Wells Fargo leaving familiar spot for new north Fort Worth branch

04/13/2014 12:00 AM

04/12/2014 10:17 PM

Wells Fargo is moving from a well-known location in north Fort Worth.

The bank will leave its spot in the red-brick trapezoid building on North Main Street for a new branch it will build on Northeast 28th Street near Billy Bob’s Texas in the Historic Stockyards District.

Joe Stroop, Wells Fargo’s regional vice president of communications, said the new building will have all the banking services in the current location, but add more to improve customer services. This is the third time that Wells Fargo has left a location in an office building in Tarrant County to move into its own, more efficient location, he said.

In September, Wells Fargo bought a 1.13-acre tract at 200 NE 28th St., less than a mile from the current location at 2315 N. Main St., deed records show. Stroop said construction on the 6,000-square-foot branch will begin this summer and be completed in early fall. The bank’s exterior is still being designed, he said.

“We’re just trying to create a more convenient location for our customers,” Stroop said. “It’s going to have everything the old location had, but more.”

The new full-service branch will have attached motor banking lanes, a lobby with walk-up services and several computer terminals for online banking, Stroop said. All of the bank’s 23 employees on Main Street will move to the new location, he added.

The multi-tenant building on Main Street was built in 1969 for North Fort Worth Bank. That later became Central Bank & Trust, which was acquired by Norwest Corp. in 1992. Norwest is a Wells Fargo predecessor.

In the last two years, Wells Fargo moved a branch to a spot in front of the SuperTarget at Precinct Line Road and Texas 183 in Hurst from a nearby office building on Loop 820, and further east in Bedford, from an office building off Central Drive and Texas 183 to a spot less than a mile away.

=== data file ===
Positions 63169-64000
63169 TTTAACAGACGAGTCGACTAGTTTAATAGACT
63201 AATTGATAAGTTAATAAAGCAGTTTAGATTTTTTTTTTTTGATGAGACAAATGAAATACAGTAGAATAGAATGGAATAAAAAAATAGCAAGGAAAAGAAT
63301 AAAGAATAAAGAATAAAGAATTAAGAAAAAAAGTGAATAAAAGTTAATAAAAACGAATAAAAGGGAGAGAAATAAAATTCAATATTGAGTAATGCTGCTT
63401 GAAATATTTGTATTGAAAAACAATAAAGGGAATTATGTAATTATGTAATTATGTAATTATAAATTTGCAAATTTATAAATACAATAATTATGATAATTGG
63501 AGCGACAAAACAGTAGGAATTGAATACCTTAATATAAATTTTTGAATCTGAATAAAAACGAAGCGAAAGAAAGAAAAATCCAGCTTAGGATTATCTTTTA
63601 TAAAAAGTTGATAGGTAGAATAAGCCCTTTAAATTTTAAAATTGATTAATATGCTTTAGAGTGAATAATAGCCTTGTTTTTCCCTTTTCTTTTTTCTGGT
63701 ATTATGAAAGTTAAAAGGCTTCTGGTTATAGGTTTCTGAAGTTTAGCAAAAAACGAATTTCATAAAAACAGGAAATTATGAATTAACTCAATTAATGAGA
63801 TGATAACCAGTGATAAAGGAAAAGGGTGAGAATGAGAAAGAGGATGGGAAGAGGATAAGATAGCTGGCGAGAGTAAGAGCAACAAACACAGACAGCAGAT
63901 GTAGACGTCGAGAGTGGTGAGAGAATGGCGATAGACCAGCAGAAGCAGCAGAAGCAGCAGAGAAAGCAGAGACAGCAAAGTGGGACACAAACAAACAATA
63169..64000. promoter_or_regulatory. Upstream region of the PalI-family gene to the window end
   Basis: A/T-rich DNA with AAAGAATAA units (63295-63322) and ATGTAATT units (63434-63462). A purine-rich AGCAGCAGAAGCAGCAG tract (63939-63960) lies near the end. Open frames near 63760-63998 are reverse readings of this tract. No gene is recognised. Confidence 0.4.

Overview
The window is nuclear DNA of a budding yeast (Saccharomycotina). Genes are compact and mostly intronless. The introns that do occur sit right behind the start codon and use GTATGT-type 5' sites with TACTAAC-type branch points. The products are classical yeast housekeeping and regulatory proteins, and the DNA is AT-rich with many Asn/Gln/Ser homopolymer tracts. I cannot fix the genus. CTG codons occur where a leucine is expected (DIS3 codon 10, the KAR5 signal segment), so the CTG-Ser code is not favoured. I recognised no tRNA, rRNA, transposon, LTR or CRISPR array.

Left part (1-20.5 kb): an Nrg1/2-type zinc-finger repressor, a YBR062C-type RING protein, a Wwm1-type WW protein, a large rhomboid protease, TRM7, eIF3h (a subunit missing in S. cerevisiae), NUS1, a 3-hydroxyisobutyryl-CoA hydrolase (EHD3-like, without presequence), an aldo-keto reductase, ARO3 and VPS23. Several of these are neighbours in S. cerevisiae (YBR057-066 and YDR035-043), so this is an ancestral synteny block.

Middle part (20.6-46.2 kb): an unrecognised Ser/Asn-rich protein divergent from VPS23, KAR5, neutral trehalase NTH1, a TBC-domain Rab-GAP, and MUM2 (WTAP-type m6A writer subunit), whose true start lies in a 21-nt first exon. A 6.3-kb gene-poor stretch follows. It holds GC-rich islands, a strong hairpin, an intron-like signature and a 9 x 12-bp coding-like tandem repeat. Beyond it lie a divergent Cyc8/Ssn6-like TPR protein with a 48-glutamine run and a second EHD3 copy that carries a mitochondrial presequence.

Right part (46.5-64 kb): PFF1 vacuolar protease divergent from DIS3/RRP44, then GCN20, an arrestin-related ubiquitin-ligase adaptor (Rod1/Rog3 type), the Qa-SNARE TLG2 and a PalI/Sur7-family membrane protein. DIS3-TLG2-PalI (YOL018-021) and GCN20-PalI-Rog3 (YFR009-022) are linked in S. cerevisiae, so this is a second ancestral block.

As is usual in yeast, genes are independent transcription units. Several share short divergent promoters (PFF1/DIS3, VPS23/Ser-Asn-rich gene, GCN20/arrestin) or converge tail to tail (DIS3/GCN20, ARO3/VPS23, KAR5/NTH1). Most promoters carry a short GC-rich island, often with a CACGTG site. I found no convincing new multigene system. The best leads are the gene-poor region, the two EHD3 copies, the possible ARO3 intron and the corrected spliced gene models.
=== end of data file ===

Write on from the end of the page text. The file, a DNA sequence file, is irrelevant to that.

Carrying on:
Stroop said Wells Fargo continues to look at its options as leases expire.

“In some cases, we are finding the options are giving us opportunities to do something more for our customers,” he said.

RadioShack puts name

on business incubator

RadioShack has entered into a two-year deal for the naming rights of the co-working space at IDEA Works Fort Worth, a business incubator.

The space will be called RadioShack/Do. It. Together. The space provides clients with a unique interior design, multiple surfaces and tools for visualizing ideas, office space for team brainstorming and individual meetings, and various seating options. It was designed to maximize “collision” locations to provide a space where business owners can share ideas, IDEA Works said.

RadioShack products will be provided as part of the agreement.

Launched last month, IDEA Works Fort Worth, at Interstate 35W and Rosedale Street, is a public-private initiative that seeks to work with revenue-producing businesses with two to nine employees that have investment and growth potential.

It is managed by the board of the city’s Business Assistance Center Education Foundation.

Three companies have signed leases with IDEA Works, including CATIA Services, an aerospace industry staffing company; Dental Symphony, a software company for dental clinics; and 817Group, a digital strategy, design and development agency.

AT&T scores big with

data during Final Four

The numbers are in and it looks like AT&T scored a slam dunk at the Men’s NCAA Final Four basketball tournament in Arlington last week when it comes to cellphone usage.

“The numbers turned out by our customers at AT&T Stadium were higher than ever before at the Final Four,” the Dallas-based company said.

Total data usage from inside the stadium was more than 885 gigabytes for all three games, which is the equivalent of 2.53 million social media posts with photos.

On both the in-stadium mobile network and outdoor mobile network in the parking lot, AT&T reports more than 1,268 gigabytes of data used, or the equivalent of more than 4,143 hours of streaming high-definition video.

AT&T’s Wi-Fi network carried more than 4,043 gigabytes, or 4.03 terabytes, of data traffic between all three games, it said. That equals 11.5 million social media posts with photos.

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